3.1; Good Intentions Gone Bad!

I had good intentions when I started Part3, pending tutor feedback. Part 2 felt large and sprawling, this time I was determined to focus on what was really important: the material investigations. However, two weeks in, I began to suspect I was already making mistakes, which was corroborated by the feedback I received last night.

I need to evaluate what I have done so far, draw a line under it and move on. I have decided to use the blog differently, using questions tweaked from information Cari gave me. I will be using this pro forma until I get the hang of it!

Rachel Dein’s Plaster Tiles:

Aims:

  • To relate my experiments to a contemporary practitioner (Rachel Dein).
  • To develop idea of preserving the transient (related to previous project: Retaining the Memory of a Wrap)
  • To explore recording imprinted objects in clay.
  • To translate these marks into a more enduring material: plaster.

Degree of Success:

I was able to achieve a good transfer of the leaf’s veins into air drying clay. I did not enjoy the experience of working with this material, finding it stiff and hard to manipulate. It has the consistency of wet toilet roll tubes and smells revolting. It is hard to achieve a nice smooth edge- especially when cutting (I need to explore if I can sand the edges) It took a long time to dry and as it did almost all of the samples suffered some degree of warping and shrinkage. The resulting tiles are very lightweight and feel brittle.

 

Pressing the textures into kiln clay and then casting the imprints in plaster (as Dein does) was highly successful. The materials were much easier to work with – the clay being much softer and more mouldable. The plaster was easy to mix and picked up an exquisite level of detail, drying hard with no warping. The tiles feel very solid, although perhaps rather heavy.

 

Future Applications: (sample/process/material/research)

This process (clay imprint recorded in plaster) could have a great many applications, since I doubt that it matters what surface was pressed into the surface of the clay. A good imprint should always be possible and is easily transferred into plaster.

Placing objects at different depths could possibly be achieved by supporting layers of clay. This would add more depth to the relief’s surface.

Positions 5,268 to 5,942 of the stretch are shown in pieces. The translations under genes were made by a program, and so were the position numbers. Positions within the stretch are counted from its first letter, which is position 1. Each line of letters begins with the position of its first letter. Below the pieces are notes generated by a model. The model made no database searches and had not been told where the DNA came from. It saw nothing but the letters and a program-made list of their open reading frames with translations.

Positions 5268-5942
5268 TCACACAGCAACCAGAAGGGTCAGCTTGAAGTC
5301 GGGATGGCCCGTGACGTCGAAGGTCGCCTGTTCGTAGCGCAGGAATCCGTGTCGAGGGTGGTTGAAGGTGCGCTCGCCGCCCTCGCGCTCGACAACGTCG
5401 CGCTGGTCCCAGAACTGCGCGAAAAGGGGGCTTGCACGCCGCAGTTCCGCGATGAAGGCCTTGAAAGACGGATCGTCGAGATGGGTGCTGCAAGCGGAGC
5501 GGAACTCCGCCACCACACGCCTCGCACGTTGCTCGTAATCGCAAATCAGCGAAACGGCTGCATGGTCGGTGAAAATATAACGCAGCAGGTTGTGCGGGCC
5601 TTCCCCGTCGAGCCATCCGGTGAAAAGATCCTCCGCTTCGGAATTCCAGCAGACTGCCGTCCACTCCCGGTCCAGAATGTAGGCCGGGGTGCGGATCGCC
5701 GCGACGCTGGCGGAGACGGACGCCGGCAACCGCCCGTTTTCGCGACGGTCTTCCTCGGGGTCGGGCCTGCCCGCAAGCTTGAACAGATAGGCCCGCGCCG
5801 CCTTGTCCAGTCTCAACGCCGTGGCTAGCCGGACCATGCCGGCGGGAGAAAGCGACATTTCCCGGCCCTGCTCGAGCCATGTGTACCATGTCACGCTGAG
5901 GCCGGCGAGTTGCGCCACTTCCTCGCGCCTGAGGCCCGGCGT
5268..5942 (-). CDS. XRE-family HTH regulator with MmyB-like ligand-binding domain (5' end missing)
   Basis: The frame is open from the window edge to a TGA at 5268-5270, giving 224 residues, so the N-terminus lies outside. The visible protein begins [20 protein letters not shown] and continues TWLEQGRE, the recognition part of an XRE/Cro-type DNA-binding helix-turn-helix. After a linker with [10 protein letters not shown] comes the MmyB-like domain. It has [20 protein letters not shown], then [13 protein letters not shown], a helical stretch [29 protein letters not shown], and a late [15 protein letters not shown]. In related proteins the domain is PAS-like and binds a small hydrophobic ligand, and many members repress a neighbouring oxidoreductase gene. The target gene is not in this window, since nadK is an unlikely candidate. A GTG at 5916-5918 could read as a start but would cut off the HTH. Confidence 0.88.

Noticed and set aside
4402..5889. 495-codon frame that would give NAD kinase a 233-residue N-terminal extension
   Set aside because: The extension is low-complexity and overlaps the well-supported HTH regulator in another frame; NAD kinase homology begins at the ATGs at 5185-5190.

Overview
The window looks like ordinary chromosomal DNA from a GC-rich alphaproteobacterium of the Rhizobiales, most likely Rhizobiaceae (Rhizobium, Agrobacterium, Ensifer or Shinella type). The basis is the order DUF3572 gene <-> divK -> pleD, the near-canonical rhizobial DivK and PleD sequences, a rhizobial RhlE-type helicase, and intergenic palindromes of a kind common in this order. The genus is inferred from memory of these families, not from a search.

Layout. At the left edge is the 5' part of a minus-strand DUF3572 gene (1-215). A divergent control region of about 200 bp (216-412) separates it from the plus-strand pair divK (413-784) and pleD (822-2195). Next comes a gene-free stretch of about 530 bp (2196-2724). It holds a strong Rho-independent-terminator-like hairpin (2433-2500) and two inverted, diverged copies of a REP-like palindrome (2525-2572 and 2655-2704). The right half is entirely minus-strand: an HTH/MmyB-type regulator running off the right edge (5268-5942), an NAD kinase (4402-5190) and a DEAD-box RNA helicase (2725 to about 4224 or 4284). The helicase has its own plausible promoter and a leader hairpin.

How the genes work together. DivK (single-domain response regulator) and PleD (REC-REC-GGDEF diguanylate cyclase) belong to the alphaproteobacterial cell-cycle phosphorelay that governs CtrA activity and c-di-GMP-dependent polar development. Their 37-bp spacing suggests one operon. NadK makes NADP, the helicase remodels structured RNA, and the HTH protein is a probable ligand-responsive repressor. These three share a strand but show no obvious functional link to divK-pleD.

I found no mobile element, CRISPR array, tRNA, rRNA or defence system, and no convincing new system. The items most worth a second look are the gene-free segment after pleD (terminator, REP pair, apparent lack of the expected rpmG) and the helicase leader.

Adding colour would be high on my agenda if I were to use this process again. Research and observation showed me how cold and clinical plain plaster can be.

I would not use air drying clay again if I could avoid it, the disappointing results (warping and fragility) do not seem worth the smell!

Context:

THIS IS WHERE I GOT IT ALL WRONG! This reflection was informed by reading what my tutor said about my last assignment and applying it to what I have done since.

I almost immediately became distracted by my research. I focussed on the provenance and evolution of Dein’s work inspired by Early Botanists, (which I think probably relates more to Part 4: Printmaking, than to Part 3) I concentrated my evaluation of her work on the composition of the tiles and the effect of leaving plain, smooth space around an image. This was interesting to me, but was tangential and missed the point of the investigation.

DSCF4839

I regret the time I spent on this master study of Ehret, in hindsight it screams irrelevant! I could have spent that time experimenting with materials! I did learn from Ehret though…I noticed a subtle warmth from the inclusion of very soft colouring. This helped me appreciate that the subtraction of colour from Dein’s work (and possibly other castings) is responsible for the haunting stillness. This led to the Gelli Plate prints I included in my sketchbook:

Again, I am not really sure of their relevance to Part 3. However, if the prints are considered residual to the application of colour to the actual block this makes more sense. I did not make this clear in my sketchbook but have tried to rectify this by displaying the photographs alongside each other here.

Was I experimental/logical/controlled/expressive enough?

Since I found Rachel Dein’s tiles to be quite cold and repressed, I think I can be excused for responding in quite a controlled and logical manner. I did try to tweak the appearance of my own tiles by altering the composition. I felt by spreading the texture from edge to edge, I was alleviating some of the contrived nature of her designs.

I was methodical in approaching the actual practicalities of the process: experimenting with where I positioned the leaves- under/over the clay. How I pushed them in- fingers/rolling pin. How long to leave the leaves pressed into the surface, etc. For this reason I gained quite a good understanding of how the two clays differed and how plaster can be used in addition.

How could I have approached this differently?

I should have kept my contextual research focussed on the materials and the process.

 

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